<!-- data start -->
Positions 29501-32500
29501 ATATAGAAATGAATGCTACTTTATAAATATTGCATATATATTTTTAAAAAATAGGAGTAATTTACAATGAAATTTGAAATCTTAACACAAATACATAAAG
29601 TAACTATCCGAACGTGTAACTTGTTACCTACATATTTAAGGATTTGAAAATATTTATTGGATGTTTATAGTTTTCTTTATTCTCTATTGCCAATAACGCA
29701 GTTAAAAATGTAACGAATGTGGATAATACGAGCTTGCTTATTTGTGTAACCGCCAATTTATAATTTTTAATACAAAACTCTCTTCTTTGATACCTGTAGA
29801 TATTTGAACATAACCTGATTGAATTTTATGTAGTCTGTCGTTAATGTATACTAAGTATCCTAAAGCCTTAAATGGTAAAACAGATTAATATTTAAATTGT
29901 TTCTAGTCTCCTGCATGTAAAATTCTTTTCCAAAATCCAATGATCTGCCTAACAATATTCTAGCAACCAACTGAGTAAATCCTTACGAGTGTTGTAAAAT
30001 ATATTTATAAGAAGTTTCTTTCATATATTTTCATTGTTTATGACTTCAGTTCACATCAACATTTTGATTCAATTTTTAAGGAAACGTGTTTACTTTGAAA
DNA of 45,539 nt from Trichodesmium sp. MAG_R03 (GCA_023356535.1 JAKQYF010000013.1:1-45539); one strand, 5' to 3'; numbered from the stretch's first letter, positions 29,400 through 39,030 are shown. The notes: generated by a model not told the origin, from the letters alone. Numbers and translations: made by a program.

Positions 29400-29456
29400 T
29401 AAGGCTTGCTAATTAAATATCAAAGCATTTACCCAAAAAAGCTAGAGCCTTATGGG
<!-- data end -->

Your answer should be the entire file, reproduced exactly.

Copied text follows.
Positions 29501-32500
29501 ATATAGAAATGAATGCTACTTTATAAATATTGCATATATATTTTTAAAAAATAGGAGTAATTTACAATGAAATTTGAAATCTTAACACAAATACATAAAG
29601 TAACTATCCGAACGTGTAACTTGTTACCTACATATTTAAGGATTTGAAAATATTTATTGGATGTTTATAGTTTTCTTTATTCTCTATTGCCAATAACGCA
29701 GTTAAAAATGTAACGAATGTGGATAATACGAGCTTGCTTATTTGTGTAACCGCCAATTTATAATTTTTAATACAAAACTCTCTTCTTTGATACCTGTAGA
29801 TATTTGAACATAACCTGATTGAATTTTATGTAGTCTGTCGTTAATGTATACTAAGTATCCTAAAGCCTTAAATGGTAAAACAGATTAATATTTAAATTGT
29901 TTCTAGTCTCCTGCATGTAAAATTCTTTTCCAAAATCCAATGATCTGCCTAACAATATTCTAGCAACCAACTGAGTAAATCCTTACGAGTGTTGTAAAAT
30001 ATATTTATAAGAAGTTTCTTTCATATATTTTCATTGTTTATGACTTCAGTTCACATCAACATTTTGATTCAATTTTTAAGGAAACGTGTTTACTTTGAAA
DNA of 45,539 nt from Trichodesmium sp. MAG_R03 (GCA_023356535.1 JAKQYF010000013.1:1-45539); one strand, 5' to 3'; numbered from the stretch's first letter, positions 29,400 through 39,030 are shown. The notes: generated by a model not told the origin, from the letters alone. Numbers and translations: made by a program.

Positions 29400-29456
29400 T
29401 AAGGCTTGCTAATTAAATATCAAAGCATTTACCCAAAAAAGCTAGAGCCTTATGGG